I learned this while watching "The Temple Controversy" episode on the series Day of Discovery.  There were, in fact, pools along the southern entrance of the temple area that were for that very purpose.  The walls being plastered in such a way kept the water flowing in and out of the pool.  The people would enter from one end (considering themselves unclean), immerse themselves at the deeper end (which was only waist deep), and then walk out the other side (considering themselves clean).

This was new to me.

What an awesome concept though.  Whether going to temple to offer sacrifices that confessed their sins, or to bring an offering, or just to worship, the people made the effort to clean the dirt off that had accumulated from the road and others.  It's a superficial cleaning, but one performed to make themselves presentable before God in his house. Once clean offerings could be presented, they could be free to go about the temple, worshiping with the singers, listening to the teachings of the scribes, learning more about their wonderful God.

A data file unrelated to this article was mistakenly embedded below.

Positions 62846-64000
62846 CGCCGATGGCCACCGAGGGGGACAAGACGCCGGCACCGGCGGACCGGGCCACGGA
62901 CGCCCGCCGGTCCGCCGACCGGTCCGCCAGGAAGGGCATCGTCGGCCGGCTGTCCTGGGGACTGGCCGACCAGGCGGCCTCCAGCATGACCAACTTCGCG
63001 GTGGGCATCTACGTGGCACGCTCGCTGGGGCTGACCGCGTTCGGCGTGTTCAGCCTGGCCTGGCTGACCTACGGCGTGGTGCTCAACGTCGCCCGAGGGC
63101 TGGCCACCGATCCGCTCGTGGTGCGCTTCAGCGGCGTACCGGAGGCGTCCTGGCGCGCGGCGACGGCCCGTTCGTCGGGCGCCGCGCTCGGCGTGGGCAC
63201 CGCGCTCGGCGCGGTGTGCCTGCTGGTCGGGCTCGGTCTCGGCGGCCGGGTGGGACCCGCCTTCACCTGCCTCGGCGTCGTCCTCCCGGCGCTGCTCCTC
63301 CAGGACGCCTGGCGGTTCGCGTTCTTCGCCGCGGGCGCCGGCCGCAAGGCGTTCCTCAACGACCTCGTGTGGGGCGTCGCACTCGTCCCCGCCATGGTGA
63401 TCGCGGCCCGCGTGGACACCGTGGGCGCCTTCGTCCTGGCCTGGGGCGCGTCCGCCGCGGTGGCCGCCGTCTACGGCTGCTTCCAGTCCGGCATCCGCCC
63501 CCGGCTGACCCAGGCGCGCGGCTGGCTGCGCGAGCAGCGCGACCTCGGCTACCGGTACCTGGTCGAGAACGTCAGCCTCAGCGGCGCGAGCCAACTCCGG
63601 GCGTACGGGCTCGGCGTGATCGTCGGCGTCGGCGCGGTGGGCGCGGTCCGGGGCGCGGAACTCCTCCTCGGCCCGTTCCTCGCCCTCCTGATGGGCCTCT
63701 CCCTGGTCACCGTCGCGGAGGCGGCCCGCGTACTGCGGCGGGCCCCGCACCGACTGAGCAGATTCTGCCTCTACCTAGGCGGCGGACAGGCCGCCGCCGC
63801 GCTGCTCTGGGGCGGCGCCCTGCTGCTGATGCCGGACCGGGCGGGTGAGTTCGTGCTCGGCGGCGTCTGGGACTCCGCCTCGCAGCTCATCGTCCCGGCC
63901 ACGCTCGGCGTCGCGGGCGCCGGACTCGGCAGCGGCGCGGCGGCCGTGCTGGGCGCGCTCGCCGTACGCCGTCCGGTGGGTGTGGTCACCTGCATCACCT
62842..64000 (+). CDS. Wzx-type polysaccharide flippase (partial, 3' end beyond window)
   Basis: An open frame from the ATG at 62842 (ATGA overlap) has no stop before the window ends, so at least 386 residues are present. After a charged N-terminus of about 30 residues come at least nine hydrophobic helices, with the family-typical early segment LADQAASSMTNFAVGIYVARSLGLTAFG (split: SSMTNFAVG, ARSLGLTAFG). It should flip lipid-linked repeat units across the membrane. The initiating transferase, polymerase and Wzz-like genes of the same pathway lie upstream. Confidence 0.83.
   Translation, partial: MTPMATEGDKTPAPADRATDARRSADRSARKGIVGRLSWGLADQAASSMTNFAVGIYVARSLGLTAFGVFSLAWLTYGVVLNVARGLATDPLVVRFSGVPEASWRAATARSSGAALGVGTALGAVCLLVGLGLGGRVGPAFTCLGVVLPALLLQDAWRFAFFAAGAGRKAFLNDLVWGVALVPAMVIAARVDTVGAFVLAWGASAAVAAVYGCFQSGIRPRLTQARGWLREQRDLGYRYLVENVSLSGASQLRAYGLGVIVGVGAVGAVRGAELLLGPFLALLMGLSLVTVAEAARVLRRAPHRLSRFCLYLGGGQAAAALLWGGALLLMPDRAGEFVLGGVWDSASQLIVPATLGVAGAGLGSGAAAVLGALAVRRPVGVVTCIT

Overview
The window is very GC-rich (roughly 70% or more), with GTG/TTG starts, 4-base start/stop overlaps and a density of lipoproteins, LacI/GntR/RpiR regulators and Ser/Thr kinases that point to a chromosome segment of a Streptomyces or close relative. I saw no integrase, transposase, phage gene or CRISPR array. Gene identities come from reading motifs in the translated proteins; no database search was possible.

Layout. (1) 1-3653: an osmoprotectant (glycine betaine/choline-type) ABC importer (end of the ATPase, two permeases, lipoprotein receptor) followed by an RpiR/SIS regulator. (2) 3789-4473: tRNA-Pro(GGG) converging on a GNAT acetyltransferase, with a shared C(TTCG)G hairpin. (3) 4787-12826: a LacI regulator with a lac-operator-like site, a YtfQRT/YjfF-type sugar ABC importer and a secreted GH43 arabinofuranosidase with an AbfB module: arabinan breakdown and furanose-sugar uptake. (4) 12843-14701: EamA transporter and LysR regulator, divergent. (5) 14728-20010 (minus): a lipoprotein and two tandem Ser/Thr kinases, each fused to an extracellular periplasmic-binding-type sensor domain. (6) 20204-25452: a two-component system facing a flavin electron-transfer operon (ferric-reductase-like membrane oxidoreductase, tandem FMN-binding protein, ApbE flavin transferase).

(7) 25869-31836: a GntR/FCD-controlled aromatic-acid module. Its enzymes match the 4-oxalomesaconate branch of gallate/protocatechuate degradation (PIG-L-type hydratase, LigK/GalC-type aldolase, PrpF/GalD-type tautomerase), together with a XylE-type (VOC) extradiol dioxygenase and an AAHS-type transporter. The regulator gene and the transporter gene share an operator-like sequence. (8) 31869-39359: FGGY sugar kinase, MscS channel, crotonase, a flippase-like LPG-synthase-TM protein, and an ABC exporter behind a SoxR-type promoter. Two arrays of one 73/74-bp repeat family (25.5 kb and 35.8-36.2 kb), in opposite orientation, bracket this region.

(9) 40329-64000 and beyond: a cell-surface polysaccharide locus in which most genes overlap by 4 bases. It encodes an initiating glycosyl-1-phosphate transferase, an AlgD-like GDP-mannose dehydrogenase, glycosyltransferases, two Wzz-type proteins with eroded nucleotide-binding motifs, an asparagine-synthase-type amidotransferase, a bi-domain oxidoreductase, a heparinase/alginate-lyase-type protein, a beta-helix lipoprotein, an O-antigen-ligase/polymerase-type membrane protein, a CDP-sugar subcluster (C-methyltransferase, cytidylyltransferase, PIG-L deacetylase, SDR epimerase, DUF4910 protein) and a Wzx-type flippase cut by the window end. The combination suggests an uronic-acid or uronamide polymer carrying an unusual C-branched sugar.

Albeit we don't have to offer blood sacrifices anymore because Jesus did that for us on the cross.  But, do we make the effort to clean up? Putting aside things that might make the outer man appear dirty compared to our clean God?  Confessing our missteps before we sit down to read or study the Bible?  Do we do our part to come clean first so we can better worship and learn about our God?

When I remember to confess sins and shortcomings beforehand, I feel as though I have a clean slate.  It sure does make my worship time sweeter.